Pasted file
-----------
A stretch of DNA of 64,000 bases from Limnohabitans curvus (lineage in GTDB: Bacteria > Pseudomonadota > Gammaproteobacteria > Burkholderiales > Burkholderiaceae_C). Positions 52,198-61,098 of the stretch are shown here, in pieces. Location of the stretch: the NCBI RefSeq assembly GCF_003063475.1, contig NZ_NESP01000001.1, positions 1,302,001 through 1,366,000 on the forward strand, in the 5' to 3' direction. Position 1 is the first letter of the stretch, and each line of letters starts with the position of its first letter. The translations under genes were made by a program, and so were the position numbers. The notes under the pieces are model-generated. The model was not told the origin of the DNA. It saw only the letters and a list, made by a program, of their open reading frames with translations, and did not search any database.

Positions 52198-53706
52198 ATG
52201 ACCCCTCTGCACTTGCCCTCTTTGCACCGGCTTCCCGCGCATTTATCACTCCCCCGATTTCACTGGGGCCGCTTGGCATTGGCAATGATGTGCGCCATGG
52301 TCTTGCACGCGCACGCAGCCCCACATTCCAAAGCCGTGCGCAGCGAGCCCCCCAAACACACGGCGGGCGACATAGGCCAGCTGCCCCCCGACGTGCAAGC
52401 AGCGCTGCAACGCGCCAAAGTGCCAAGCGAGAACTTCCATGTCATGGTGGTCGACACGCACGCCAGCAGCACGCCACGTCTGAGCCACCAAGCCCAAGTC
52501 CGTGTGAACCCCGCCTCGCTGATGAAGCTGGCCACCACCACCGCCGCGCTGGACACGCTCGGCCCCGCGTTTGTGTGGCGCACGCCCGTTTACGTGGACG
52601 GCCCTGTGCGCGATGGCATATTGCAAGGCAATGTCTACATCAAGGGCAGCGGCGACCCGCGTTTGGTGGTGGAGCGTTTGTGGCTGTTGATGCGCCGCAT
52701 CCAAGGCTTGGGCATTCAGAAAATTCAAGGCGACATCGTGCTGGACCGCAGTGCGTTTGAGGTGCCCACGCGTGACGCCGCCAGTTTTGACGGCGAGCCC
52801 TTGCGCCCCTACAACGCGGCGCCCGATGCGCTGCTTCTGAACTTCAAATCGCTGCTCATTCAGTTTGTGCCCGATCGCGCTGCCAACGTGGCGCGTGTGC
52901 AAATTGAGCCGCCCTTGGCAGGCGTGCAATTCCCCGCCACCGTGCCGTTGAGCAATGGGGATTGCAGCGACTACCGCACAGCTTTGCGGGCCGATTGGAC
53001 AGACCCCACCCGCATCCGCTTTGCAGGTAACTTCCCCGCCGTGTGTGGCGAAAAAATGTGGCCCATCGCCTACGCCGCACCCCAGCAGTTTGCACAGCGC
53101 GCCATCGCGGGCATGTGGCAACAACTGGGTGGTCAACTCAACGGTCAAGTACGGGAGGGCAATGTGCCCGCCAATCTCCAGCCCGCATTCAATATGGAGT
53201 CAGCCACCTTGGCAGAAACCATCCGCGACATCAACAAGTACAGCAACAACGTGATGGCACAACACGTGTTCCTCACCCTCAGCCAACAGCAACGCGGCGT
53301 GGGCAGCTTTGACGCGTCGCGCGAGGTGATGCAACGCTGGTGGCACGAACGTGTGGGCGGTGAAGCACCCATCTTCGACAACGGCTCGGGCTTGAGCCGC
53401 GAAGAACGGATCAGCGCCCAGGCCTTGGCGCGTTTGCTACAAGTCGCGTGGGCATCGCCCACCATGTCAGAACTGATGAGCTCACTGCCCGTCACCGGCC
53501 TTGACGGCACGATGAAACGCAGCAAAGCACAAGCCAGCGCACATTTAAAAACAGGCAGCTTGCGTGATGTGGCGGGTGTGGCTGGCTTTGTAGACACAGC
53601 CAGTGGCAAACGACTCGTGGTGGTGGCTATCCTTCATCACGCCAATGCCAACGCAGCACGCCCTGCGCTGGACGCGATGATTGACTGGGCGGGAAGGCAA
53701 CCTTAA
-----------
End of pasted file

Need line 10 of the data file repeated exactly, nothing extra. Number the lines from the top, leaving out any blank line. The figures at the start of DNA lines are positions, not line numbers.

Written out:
52801 TTGCGCCCCTACAACGCGGCGCCCGATGCGCTGCTTCTGAACTTCAAATCGCTGCTCATTCAGTTTGTGCCCGATCGCGCTGCCAACGTGGCGCGTGTGC